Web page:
The project “has been designed to minimise impacts on the local environment and we are committed to long-term detailed monitoring and mitigation measures before, during and after mining”, the South32 spokesman said, adding the company would also “contribute to works that have a positive impact on catchment water quality, including fire management”.
As the Herald reported this week, WaterNSW said it “strongly objected” to the planned expansion, with water losses potentially reaching 7 billion litres a year.
While the water agency has provided “in-principle support for ‘offsets’ for surface water losses,
this position was based on South32 demonstrating a precautionary approach using the “‘avoid-minimise-offset’ hierarchy”, it said, adding “WaterNSW considers that this has not been adequately demonstrated”.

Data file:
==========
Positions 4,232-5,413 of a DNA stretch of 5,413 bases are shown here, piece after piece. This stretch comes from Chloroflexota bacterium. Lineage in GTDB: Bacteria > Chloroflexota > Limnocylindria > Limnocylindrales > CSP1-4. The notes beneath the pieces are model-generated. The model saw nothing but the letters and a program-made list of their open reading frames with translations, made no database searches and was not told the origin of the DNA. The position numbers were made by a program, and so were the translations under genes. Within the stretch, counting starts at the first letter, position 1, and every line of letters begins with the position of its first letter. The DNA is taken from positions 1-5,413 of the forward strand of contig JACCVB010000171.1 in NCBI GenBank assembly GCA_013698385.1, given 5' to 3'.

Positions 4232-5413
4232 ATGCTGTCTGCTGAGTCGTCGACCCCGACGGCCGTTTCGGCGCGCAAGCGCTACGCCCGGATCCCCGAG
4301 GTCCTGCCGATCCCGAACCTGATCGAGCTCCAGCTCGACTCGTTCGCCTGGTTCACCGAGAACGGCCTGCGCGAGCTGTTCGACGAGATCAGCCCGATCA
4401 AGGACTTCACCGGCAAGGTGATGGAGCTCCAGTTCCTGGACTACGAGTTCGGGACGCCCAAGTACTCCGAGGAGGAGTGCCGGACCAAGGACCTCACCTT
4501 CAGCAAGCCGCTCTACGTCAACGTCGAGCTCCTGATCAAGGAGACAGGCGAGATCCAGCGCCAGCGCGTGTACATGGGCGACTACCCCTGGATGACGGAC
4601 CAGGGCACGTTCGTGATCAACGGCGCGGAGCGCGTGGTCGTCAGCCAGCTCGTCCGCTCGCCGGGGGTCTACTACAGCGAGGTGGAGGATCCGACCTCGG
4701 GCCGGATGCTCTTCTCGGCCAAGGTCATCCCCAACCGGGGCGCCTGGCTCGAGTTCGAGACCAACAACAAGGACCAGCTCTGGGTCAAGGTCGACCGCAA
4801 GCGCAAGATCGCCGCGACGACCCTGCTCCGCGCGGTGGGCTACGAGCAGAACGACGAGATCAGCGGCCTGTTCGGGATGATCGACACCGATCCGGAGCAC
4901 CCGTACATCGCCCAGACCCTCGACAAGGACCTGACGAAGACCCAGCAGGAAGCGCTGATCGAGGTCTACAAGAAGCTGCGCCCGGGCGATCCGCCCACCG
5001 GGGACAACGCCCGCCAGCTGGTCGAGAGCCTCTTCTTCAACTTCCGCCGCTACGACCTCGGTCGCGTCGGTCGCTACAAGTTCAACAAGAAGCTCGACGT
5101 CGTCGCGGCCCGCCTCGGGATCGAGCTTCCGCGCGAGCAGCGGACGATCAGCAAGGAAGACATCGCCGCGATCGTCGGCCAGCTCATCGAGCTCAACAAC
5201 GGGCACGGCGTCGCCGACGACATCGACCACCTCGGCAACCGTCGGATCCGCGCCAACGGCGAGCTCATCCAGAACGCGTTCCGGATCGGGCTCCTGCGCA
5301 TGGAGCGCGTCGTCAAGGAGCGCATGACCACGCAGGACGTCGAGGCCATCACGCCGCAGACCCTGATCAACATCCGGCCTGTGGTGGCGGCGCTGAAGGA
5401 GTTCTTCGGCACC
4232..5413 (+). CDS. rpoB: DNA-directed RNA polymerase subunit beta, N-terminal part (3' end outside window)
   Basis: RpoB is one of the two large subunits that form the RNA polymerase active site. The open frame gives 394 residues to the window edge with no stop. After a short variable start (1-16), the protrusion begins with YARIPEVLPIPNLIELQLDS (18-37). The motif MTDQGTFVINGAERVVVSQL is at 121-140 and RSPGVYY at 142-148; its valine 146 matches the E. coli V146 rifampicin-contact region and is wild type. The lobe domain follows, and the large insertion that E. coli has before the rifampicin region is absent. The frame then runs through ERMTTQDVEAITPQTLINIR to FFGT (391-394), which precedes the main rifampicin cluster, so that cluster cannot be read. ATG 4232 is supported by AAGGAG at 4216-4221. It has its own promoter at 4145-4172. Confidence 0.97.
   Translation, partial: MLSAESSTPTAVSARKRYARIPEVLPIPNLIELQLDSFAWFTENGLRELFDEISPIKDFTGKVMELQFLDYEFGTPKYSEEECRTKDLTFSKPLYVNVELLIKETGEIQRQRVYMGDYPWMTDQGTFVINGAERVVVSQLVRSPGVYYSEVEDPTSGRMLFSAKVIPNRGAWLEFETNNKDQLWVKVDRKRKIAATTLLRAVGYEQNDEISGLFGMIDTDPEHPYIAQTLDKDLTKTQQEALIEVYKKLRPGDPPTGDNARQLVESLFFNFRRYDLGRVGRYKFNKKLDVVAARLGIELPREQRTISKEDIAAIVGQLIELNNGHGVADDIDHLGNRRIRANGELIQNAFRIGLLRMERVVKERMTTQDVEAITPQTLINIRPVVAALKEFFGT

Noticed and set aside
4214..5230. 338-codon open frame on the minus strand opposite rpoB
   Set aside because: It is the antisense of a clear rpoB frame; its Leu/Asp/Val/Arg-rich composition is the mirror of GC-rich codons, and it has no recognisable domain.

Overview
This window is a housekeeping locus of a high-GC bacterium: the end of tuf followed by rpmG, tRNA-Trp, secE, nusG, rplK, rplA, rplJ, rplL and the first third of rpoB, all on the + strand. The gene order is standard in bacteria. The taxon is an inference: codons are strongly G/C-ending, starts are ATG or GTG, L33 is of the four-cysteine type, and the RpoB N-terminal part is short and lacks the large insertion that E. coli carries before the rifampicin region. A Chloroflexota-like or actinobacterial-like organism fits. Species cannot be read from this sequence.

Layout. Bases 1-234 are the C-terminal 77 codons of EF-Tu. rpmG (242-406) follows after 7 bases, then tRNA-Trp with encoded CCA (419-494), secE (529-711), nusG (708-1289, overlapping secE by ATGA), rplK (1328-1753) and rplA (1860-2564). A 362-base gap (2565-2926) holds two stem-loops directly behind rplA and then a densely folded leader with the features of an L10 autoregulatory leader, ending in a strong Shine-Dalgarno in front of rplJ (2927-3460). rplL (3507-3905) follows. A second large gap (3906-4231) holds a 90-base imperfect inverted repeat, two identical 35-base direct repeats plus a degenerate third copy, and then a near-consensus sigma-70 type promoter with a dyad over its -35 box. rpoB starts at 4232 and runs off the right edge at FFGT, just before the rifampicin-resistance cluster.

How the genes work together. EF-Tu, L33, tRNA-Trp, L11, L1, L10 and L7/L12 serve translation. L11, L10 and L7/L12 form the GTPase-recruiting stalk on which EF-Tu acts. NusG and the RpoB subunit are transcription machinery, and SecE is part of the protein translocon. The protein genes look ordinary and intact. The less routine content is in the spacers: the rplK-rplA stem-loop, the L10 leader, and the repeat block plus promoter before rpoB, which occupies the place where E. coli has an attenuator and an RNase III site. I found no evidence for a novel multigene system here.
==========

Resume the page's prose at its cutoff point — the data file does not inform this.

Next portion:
South32 estimates the compensation will reach about $108 million all up, with the initial $16 million payment intended to cover losses after the project concludes.
Peter Turner, mining projects officer with the National Parks Association, said the compensation offer appears to be the first of its kind within Greater Sydney’s water catchment and implies South32 is estimating an ongoing loss of 1.8 million litres of water a day after mining ceases in 2048.
“Comments by WaterNSW suggest the surface water loss caused by the proposed mining could reach 10.6 million litres a day” during mining operations, Dr Turner said. “The company’s original offer of $34 million [now reduced to $16 million] for in-perpetuity losses itself is unrealistically low.”
“No compensation is offered for the catchment consequences of the lost water, nor for groundwater losses and nor for current losses caused by the mine,” he said, adding there will also be in-perpetuity losses at the adjoining Wongawilli mine. Both mines were spun off from BHP.
Georgina Woods, a spokeswoman for the Lock the Gate Alliance, said the NSW government “appears to have offered South32 this sweetheart deal so the company can bypass water law”.